Spelling and grammar mistakes are still taboo in publishing; social media is a completely different discussion (perhaps we’ll get to that later, let me know if you’re interested in that). At least for me, spotting such an error on a website means I’ll probably be clicking away within the next 30 seconds or so. It completely dismantles credibility.
Yet we either completely obsess over it or disregard it completely … neither of which are good habits when it comes to writing things we intend to eventually publish.
You don’t want to completely ignore proper spelling and grammar – that does not make you look like much of an “expert.” But we can also swing the other way, and pay TOO much attention to it. This, as you might be able to guess, is something that slows down and even “blocks” many writers, preventing them from ever finishing anything at all.
Honestly? Stop worrying so much. It’s okay to let a few small errors go.
As long as it’s readable by the time you send something off to an editor (this is NOT the case for something you are publishing yourself), as long as there’s nothing more than the occasional wrong word used or simple grammatical error fixable by adding or deleting a few letters, there’s really no need to stress about it. Not right away, anyway.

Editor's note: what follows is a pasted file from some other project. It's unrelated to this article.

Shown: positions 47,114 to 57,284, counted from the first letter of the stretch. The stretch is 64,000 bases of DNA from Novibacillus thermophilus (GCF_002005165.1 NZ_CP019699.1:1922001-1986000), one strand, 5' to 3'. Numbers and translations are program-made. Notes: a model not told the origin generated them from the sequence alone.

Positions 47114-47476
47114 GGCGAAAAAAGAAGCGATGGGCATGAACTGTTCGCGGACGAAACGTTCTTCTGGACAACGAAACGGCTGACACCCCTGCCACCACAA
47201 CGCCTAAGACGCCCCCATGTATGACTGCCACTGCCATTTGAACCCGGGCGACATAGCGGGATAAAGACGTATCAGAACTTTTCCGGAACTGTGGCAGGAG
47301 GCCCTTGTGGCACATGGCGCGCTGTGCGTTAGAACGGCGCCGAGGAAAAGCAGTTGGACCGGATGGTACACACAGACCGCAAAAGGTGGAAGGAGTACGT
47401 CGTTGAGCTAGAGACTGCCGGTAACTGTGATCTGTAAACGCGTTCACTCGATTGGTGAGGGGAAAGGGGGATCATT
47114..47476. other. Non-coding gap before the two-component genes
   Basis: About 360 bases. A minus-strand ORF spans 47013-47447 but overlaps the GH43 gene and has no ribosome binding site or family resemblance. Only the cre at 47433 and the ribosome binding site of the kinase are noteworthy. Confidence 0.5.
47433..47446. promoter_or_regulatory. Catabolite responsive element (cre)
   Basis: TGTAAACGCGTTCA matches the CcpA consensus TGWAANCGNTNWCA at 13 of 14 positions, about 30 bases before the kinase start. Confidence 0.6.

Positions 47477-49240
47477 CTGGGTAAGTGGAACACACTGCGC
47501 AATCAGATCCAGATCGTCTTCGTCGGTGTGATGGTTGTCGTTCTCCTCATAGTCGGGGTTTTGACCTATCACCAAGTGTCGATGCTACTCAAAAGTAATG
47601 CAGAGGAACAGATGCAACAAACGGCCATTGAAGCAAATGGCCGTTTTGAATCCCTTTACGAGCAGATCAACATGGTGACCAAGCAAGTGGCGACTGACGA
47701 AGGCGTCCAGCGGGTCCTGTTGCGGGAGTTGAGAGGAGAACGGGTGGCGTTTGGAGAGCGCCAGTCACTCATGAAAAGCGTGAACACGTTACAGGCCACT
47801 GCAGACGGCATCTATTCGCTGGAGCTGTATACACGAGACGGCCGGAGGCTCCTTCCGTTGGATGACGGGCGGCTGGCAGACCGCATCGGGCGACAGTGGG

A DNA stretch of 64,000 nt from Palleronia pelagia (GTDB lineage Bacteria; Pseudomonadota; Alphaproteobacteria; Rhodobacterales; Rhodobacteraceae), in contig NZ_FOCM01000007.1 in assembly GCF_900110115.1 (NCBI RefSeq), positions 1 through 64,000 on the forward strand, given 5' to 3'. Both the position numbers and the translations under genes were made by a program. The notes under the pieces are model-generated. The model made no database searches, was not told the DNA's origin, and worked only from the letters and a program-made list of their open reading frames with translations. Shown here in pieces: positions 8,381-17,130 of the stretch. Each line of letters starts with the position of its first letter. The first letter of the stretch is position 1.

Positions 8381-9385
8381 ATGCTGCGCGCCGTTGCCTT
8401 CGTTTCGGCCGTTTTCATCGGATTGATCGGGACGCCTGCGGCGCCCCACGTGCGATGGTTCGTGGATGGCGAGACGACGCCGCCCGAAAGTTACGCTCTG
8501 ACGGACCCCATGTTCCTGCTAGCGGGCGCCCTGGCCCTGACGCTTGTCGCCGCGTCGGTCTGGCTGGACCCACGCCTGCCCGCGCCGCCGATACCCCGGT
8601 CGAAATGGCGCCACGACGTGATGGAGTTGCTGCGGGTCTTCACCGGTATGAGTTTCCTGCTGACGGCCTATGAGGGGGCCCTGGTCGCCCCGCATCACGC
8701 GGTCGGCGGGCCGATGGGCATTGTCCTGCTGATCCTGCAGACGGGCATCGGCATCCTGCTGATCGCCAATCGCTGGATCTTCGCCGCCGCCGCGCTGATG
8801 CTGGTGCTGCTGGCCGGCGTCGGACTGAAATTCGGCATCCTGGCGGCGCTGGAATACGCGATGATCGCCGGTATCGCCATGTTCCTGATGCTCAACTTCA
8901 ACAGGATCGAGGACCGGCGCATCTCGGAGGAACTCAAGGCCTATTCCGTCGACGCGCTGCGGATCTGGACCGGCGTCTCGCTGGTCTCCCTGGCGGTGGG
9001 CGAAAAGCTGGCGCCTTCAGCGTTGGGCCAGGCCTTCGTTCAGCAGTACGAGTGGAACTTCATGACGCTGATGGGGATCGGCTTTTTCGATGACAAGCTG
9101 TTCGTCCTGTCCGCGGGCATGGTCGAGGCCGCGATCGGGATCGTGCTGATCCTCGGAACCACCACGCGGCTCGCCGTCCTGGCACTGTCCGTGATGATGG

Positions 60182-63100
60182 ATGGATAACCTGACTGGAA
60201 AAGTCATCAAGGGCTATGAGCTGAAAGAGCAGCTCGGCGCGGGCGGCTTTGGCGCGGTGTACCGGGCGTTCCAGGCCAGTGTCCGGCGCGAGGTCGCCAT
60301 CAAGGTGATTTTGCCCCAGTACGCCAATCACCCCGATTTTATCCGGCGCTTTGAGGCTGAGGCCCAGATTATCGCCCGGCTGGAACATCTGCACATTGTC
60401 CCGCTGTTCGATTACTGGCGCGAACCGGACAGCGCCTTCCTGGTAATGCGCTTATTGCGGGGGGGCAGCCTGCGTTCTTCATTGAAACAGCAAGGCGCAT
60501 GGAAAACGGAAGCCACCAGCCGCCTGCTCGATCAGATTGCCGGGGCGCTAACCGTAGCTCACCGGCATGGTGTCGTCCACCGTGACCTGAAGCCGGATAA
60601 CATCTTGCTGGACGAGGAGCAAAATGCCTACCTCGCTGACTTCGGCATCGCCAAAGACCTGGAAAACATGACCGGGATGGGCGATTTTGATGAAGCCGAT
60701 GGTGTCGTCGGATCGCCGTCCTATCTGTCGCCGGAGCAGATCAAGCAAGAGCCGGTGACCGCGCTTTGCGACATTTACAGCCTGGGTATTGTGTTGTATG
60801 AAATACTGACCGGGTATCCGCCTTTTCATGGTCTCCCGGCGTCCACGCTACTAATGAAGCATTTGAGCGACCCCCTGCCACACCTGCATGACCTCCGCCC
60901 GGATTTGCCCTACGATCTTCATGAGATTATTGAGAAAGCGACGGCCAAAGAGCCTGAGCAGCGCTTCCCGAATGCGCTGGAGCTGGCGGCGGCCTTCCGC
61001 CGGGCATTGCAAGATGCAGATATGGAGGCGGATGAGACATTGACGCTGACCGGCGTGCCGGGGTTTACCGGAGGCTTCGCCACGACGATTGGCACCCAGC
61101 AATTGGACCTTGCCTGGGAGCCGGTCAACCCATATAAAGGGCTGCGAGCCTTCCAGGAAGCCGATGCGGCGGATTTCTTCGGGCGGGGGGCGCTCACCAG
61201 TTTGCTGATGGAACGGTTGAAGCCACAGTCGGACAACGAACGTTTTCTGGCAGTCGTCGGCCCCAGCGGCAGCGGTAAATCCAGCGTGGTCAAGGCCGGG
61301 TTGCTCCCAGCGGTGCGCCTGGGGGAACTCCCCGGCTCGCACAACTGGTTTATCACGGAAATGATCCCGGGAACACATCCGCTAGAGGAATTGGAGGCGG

Why? Because you need to focus on writing the story first. There’s nothing to edit if you haven’t actually written anything. What’s most important in the beginning is that you write your story. Then you go back and edit for content, making sure it all makes sense, figuring out what you need to add or take away, tying up all your loose ends. Then, and ONLY then, should you go back and edit for spelling and grammar.
BUT I ALWAYS STOP AND EDIT MY PARAGRAPHS, I CAN’T HELP IT …
Yes, you can. And the only way you can is by training yourself to ignore your red and green squiggly lines … or using a program that doesn’t nag you about your spelling and grammar mistakes, or turning off the feature in programs that do by default.
In many cases, a copy editor will come along later on in the process (I know, because I am one) and fix all your minor errors. But it is NOT fun for them if there are so many that your content is unreadable. Balance. Prioritize. You have to train yourself to focus on one thing at a time. It takes awhile. Even I still catch myself going back and fixing little things as I’m writing. Try not to. Things are much easier if you take it only one layer at a time.
Meg is the creator of Novelty Revisions, dedicated to helping writers put their ideas into words. She is a freelance writer and an eight-time NaNoWriMo winner with work published in Teen Ink, Success Story, Lifehack and USA TODAY College. Follow Meg on Twitter for tweets about writing, food and nerdy things.
Image courtesy of Flickr.